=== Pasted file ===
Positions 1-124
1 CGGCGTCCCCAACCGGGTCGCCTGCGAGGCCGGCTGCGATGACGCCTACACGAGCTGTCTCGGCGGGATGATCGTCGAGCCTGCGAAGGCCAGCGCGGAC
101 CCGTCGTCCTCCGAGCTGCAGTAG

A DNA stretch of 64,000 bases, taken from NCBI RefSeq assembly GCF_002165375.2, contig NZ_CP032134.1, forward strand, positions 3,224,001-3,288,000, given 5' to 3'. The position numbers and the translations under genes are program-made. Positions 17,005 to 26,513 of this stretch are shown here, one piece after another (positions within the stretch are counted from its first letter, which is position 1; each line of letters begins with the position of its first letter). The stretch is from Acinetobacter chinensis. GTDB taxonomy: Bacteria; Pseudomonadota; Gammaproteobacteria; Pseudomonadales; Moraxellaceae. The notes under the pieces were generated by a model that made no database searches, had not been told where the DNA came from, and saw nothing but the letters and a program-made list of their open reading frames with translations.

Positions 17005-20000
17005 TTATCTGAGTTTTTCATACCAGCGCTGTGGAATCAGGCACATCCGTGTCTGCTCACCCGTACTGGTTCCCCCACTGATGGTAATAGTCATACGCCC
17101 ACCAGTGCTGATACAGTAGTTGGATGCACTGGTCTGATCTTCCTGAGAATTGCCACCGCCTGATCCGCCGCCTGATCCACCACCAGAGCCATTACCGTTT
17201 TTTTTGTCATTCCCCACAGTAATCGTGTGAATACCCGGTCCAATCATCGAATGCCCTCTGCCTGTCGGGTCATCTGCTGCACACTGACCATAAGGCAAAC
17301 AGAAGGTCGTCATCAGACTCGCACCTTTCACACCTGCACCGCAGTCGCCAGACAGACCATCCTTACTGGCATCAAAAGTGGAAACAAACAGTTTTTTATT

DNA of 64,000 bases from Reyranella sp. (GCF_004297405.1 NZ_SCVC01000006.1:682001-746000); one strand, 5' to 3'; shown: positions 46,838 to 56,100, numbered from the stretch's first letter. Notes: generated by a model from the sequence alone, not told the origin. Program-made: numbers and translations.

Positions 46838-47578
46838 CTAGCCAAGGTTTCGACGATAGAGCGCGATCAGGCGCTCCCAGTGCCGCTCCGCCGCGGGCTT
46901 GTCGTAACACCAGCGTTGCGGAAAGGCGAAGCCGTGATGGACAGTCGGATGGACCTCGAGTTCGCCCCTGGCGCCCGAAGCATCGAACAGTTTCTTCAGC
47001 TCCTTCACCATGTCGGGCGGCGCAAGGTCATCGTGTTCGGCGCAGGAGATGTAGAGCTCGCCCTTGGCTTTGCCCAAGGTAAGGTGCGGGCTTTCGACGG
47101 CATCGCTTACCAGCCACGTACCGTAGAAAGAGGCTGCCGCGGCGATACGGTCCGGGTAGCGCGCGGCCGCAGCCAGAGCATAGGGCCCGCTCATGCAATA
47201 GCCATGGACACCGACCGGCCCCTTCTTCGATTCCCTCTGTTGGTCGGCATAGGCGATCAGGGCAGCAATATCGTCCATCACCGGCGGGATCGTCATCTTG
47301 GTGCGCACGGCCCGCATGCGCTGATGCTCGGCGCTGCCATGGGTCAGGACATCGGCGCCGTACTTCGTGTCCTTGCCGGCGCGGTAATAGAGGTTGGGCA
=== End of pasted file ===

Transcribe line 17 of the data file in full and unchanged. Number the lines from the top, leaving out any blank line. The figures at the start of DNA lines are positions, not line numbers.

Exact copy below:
47301 GTGCGCACGGCCCGCATGCGCTGATGCTCGGCGCTGCCATGGGTCAGGACATCGGCGCCGTACTTCGTGTCCTTGCCGGCGCGGTAATAGAGGTTGGGCA